Magazine article The American Prospect

High Tech Migrant Labor

Magazine article The American Prospect

High Tech Migrant Labor

Article excerpt

TECHNOLOGY FIRMS WANT CHEAP FOREIGN WORKERS. THAT APPROACH TREATS IMMIGRANTS AS TEMPS AND UNDERCUTS AMERICAN JOB-SEEKERS.

Guest workers: They're not just picking vegetables anymore. A new class of "migrant workers" is taking shape in America's Silicon Valley and other technology centers. These immigrants are not sneaking over U.S. borders--they arrive by jet from India, the Philippines, China, and Taiwan to take jobs in computer programming, software design, and information services.

And America's information technology industry wants more of them. "Forget the Huddled Masses," a recent BusinessWeek article proclaimed. "Send Nerds." Industry leaders claim they face a shortage of skilled high-tech professionals--a problem they fear will only get worse. A 1997 Bureau of Labor Statistics study projected there will be 1.3 million new info-tech jobs over the coming decade.

Lobbyists representing Microsoft, Texas Instruments, and Sun Microsystems have taken their case to Congress. The industries want to import more foreign workers through the H-1B visa program, which allows temporary guest workers into the country. This fall, California Representative David Dreier and Texas Senator Phil Gramm introduced bills to almost double the number of H-1B visas granted annually, raising the ceiling to 200,000. "If cutting-edge technology companies do not have access to growing numbers of highly skilled personnel," said Dreier, "it will threaten our nation's ability to maintain robust economic growth."

Nobody is sure just how severe or real the info-tech labor shortage is. A report by the Washington, D.C.-based Computing Research Association in May concluded, "We cannot state conclusively that there is a shortage or quantify how large it might be."

Meanwhile, abundant anecdotal evidence indicates that some American technology workers, especially older ones, have a hard time finding steady work in their fields. William Spence, one of several workers contacted for this story, told of getting cut from his Stanford University job when a government grant expired. A 49-year-old research scientist, Spence entered the Silicon Valley job market thinking that his signal processing and programming experience would transfer easily into the cell-phone industry. But after putting out more than 500 resumes, he got only two interviews, and no offers. "And I have another 15 years to work," said Spence. Gene Nelson, 47, found it just as difficult in Dallas. Nelson worked on cutting-edge pin-based computing, which is used in "Palm Pilot" technology. Nelson says high-tech firms have given him the cold shoulder even though he has enrolled in retraining programs to keep his skills up to date. For a while, he answered phones for Microsoft from inside a six-by-six-foot cubicle. But the job didn't last. "It's good you're calling me on your nickel," he said. "Because right now, I'm out of a job."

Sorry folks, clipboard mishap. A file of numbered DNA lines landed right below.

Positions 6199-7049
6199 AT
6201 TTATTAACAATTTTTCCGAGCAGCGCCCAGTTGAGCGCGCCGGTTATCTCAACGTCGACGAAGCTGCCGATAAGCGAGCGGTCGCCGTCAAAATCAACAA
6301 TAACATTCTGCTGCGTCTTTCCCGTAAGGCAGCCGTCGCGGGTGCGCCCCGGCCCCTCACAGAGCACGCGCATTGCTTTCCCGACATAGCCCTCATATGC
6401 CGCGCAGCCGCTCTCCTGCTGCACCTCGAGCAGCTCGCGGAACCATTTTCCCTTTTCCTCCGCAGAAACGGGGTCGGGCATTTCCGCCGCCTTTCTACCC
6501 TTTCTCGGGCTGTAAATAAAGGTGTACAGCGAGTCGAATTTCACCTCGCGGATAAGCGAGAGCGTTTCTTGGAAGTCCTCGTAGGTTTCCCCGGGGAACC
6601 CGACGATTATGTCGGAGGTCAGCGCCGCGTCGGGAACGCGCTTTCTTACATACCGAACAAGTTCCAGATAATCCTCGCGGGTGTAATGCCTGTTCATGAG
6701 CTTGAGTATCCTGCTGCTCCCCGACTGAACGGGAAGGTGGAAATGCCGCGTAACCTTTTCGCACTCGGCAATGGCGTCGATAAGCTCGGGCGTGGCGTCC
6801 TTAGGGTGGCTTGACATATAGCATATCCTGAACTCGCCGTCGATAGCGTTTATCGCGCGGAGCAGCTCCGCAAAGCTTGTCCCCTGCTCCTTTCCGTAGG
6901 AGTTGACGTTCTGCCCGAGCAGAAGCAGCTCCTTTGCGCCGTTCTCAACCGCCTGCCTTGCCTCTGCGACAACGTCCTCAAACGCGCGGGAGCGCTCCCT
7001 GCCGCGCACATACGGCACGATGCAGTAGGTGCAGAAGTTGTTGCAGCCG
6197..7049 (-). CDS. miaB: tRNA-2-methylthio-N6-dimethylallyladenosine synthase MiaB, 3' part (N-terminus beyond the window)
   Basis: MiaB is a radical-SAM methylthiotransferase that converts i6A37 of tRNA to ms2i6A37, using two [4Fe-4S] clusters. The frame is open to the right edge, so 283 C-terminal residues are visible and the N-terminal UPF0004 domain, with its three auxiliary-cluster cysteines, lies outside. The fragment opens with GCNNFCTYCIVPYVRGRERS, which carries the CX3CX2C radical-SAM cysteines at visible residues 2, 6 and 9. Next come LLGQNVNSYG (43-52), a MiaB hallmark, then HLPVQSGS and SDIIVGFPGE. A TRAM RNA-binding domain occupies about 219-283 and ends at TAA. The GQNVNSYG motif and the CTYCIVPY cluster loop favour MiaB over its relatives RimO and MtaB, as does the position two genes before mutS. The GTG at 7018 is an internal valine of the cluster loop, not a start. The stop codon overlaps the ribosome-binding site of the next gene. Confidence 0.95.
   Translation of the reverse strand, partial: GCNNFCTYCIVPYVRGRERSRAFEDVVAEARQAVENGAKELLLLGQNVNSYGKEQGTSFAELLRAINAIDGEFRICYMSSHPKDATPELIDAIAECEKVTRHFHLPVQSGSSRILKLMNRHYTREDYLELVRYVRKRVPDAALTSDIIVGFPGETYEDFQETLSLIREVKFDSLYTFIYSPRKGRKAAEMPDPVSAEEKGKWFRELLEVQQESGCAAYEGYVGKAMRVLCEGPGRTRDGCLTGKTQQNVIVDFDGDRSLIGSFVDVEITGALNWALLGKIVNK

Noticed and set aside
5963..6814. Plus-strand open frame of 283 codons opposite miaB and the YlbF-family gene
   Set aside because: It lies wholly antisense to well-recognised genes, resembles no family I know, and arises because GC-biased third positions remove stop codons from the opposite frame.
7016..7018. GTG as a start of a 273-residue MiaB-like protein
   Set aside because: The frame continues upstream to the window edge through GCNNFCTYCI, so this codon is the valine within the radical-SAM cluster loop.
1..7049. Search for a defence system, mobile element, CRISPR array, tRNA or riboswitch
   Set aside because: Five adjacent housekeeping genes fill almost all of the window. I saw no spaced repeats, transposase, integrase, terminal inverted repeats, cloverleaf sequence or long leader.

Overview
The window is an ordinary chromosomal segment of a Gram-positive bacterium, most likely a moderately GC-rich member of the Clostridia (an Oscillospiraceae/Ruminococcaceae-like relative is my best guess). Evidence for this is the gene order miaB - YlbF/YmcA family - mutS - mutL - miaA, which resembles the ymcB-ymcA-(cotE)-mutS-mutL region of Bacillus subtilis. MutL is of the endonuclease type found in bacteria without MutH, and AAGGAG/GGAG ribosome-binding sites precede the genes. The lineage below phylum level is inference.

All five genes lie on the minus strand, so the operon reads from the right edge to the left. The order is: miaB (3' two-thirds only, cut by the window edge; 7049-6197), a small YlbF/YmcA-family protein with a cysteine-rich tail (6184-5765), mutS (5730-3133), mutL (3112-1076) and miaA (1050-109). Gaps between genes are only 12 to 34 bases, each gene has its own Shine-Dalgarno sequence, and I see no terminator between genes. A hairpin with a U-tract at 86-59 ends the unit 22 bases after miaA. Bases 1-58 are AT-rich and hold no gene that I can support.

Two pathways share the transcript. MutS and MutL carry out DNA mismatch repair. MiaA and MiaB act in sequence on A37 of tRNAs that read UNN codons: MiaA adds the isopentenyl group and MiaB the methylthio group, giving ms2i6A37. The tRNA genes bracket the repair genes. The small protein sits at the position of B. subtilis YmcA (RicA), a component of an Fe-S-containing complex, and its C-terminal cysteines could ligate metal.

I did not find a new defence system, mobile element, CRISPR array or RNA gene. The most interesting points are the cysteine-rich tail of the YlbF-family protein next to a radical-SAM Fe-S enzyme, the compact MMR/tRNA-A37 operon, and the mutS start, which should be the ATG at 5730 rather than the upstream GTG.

The H-1B program depresses industry's incentive to retrain and hire workers like Nelson. America's technology sector understands that generally tight labor markets make it difficult to keep labor costs down, and the industry likes to be choosy. Increasing the supply of foreign workers could be just the ticket. And the industry has powerful friends in Congress.

REPUBLICANS TO THE RESCUE

A consensus in favor of the high-tech guest-worker program has emerged among Republicans in Congress--a noteworthy development in light of past clashes in the GOP over immigration. Traditionally the party divides between closed-border restrictionists, who fear that too much immigration will drive up welfare spending and overpopulate the country, and open-border libertarians, who prefer perfect labor mobility across nations.

Yet last year, Congress increased the cap on H-1B guest workers from 65,000 per year to 115,000 with overwhelming Republican support. In the final Senate vote, only one Republican, Tim Hutchinson from Arkansas, opposed the bill (with Alfonse D'Amato from New York and Lauch Faircloth from North Carolina sitting out). …

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